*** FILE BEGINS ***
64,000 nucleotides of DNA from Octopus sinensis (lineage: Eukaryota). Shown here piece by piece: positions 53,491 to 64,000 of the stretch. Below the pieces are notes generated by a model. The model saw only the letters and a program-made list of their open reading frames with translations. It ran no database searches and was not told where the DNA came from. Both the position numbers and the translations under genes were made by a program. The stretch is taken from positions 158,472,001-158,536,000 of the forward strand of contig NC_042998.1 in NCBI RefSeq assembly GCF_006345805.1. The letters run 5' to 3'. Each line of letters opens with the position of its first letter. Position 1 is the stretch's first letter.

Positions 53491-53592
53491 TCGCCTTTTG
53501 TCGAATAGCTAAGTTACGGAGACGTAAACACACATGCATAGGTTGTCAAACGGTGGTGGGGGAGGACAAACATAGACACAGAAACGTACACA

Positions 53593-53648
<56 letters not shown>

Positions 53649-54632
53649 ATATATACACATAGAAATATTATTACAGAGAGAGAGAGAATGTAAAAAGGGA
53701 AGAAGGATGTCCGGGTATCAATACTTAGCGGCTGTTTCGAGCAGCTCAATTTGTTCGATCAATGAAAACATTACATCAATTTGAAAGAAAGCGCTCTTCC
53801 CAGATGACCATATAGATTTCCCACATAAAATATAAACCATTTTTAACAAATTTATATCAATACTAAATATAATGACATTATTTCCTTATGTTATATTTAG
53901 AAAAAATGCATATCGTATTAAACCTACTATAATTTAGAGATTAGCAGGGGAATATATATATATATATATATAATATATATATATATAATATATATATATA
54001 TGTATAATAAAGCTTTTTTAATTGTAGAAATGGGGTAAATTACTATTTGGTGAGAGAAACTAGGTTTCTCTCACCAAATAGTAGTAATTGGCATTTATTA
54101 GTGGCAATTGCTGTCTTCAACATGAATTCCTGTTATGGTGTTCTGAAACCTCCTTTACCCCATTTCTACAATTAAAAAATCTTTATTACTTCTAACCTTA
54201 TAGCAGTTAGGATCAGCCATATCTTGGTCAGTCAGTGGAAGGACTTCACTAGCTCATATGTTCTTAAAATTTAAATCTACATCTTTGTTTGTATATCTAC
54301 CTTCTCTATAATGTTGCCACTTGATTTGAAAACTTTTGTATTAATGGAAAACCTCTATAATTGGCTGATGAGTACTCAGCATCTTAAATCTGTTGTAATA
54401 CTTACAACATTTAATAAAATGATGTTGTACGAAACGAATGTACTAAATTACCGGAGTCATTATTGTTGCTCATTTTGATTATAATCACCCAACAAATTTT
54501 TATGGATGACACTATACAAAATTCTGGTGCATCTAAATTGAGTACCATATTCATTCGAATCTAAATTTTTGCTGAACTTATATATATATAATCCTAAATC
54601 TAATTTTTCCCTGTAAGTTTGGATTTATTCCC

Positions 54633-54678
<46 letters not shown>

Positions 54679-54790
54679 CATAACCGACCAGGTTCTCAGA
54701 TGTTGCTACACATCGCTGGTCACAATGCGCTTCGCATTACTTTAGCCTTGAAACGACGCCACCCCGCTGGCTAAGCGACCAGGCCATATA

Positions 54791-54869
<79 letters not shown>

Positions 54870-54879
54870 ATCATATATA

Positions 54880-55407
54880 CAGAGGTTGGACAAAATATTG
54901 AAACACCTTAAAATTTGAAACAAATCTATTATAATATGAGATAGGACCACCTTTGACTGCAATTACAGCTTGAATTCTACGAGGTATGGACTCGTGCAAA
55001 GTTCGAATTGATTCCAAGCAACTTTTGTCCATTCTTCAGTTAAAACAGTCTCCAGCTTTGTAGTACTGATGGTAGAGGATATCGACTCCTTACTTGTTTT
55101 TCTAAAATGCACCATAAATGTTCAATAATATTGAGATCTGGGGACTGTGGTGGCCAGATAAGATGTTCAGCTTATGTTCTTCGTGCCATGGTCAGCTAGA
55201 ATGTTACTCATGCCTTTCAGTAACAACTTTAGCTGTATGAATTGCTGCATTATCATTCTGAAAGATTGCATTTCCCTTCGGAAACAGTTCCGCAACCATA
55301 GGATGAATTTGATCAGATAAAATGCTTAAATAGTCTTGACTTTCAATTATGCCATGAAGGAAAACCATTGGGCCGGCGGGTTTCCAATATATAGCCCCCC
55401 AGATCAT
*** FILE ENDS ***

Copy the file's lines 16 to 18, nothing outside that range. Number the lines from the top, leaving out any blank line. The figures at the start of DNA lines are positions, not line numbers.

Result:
54401 CTTACAACATTTAATAAAATGATGTTGTACGAAACGAATGTACTAAATTACCGGAGTCATTATTGTTGCTCATTTTGATTATAATCACCCAACAAATTTT
54501 TATGGATGACACTATACAAAATTCTGGTGCATCTAAATTGAGTACCATATTCATTCGAATCTAAATTTTTGCTGAACTTATATATATATAATCCTAAATC
54601 TAATTTTTCCCTGTAAGTTTGGATTTATTCCC